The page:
Updated: Jun 4
Who loses when employees don’t feel safe to ask questions, admit mistakes, offer candid feedback or point out a problem? Everyone. How do you know if your team experiences psychological safety?
Every day, in workplaces around the world, people are measuring the risks and rewards of speaking up. Like most of us, they are concerned about their image – how others perceive and, in turn, accept them. And, like most of us, they often choose the path of least resistance – staying quiet rather than risking appearing weak, incompetent, stupid, or disruptive.
Who loses when employees don’t feel safe to ask questions, admit mistakes, offer candid feedback or point out a problem? Everyone.
When psychological safety – “the belief that neither the formal nor informal consequences of taking interpersonal risk, like asking for help or admitting a failure, will be punitive”¹ is missing from the workplace, innovation, resilience, and engagement suffer.
Think about how the lack of psychological safety can impact these areas of your business.
Managing change: Many brands have experienced restructuring and reorganization in the last year. When teams are taken apart and reformed, how is protecting one’s image a roadblock to the transfer of crucial knowledge, of previous successes and failures?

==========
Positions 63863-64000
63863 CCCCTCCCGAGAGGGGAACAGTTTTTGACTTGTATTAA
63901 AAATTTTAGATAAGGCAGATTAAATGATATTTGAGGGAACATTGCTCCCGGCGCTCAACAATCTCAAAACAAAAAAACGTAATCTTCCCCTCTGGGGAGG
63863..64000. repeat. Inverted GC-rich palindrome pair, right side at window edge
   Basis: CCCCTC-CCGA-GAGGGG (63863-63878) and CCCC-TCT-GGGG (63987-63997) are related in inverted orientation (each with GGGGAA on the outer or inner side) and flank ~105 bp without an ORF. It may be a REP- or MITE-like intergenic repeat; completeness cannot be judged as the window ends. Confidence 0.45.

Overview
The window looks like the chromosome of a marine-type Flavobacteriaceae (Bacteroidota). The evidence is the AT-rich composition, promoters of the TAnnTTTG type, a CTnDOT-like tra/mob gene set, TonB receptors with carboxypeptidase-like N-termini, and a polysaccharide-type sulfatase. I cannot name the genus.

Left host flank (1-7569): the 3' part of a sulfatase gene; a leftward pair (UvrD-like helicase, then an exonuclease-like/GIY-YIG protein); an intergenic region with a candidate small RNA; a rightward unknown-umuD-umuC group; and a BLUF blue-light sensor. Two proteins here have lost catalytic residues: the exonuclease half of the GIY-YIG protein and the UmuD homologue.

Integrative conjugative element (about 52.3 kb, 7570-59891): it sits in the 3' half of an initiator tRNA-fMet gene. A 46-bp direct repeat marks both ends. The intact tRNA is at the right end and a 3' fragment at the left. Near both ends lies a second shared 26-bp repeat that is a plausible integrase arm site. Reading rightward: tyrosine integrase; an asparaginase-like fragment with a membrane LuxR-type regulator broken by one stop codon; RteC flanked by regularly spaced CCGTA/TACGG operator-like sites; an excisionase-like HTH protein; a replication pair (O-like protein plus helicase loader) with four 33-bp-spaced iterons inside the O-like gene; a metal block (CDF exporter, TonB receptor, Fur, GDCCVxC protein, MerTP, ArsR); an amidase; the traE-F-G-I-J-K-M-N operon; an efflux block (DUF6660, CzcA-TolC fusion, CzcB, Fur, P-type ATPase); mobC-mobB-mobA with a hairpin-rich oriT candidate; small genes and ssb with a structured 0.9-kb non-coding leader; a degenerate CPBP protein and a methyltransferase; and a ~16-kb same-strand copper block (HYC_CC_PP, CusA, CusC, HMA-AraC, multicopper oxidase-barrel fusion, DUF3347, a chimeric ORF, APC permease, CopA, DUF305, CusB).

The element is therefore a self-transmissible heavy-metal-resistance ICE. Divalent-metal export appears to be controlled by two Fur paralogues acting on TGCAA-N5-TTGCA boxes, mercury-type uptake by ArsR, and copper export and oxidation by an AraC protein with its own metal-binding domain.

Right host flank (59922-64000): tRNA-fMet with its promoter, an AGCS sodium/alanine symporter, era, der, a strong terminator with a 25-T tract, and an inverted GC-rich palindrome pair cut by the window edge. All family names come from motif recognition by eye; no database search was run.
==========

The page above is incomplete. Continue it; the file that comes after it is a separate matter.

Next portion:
Remote working: As working remotely has become the new normal for many, our ability to “read the room,” to gauge the willingness of others to accept critical feedback and disagreement has diminished. When Zoom is the only platform for interaction and collaboration, how do leaders encourage debate, healthy conflict and accountability?
Creativity and Innovation: When budgets are tight and every nickel counts, how can leaders build teams that embrace experimentation and failure as part of the creative process?
Diversity and Inclusion: When the anxiousness and fear around discussions of creating a more fair, equitable and aware workplace are already high, how do leaders encourage the free exchange of ideas and questions?
How do you know if your team experiences psychological safety? Think about how they would react to these statements:
It is safe to take a risk on this team.
It is difficult to ask team members for help.
People on this team sometimes reject others for being different.
Members of this team hold each other accountable.
Team members are able to bring up problems and tough issues.
In the New York City subways, there are signs everywhere that read, “If You See Something, Say Something,” encouraging riders to speak up when they observe something that could be a problem. The same invitation is needed in our teams to create the psychological safety that underlies engagement, innovation, and the highest level of achievement.
¹ Edmondson, Amy C. The Fearless Organization: Creating Psychological Safety in the Workplace for Learning, Innovation, and Growth. Hoboken, New Jersey: John Wiley and Sons, 2019.